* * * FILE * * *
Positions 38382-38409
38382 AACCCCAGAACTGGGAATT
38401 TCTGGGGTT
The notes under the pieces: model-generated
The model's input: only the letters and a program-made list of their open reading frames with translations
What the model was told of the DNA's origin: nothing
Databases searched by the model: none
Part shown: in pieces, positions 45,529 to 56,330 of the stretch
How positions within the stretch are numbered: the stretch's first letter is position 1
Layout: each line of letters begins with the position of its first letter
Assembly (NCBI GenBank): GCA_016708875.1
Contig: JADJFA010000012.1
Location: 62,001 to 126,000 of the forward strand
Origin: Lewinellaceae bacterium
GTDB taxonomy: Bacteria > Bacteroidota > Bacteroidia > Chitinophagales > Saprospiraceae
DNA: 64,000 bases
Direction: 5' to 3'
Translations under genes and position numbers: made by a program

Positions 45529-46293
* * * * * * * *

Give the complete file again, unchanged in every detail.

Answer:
Positions 38382-38409
38382 AACCCCAGAACTGGGAATT
38401 TCTGGGGTT
The notes under the pieces: model-generated
The model's input: only the letters and a program-made list of their open reading frames with translations
What the model was told of the DNA's origin: nothing
Databases searched by the model: none
Part shown: in pieces, positions 45,529 to 56,330 of the stretch
How positions within the stretch are numbered: the stretch's first letter is position 1
Layout: each line of letters begins with the position of its first letter
Assembly (NCBI GenBank): GCA_016708875.1
Contig: JADJFA010000012.1
Location: 62,001 to 126,000 of the forward strand
Origin: Lewinellaceae bacterium
GTDB taxonomy: Bacteria > Bacteroidota > Bacteroidia > Chitinophagales > Saprospiraceae
DNA: 64,000 bases
Direction: 5' to 3'
Translations under genes and position numbers: made by a program

Positions 45529-46293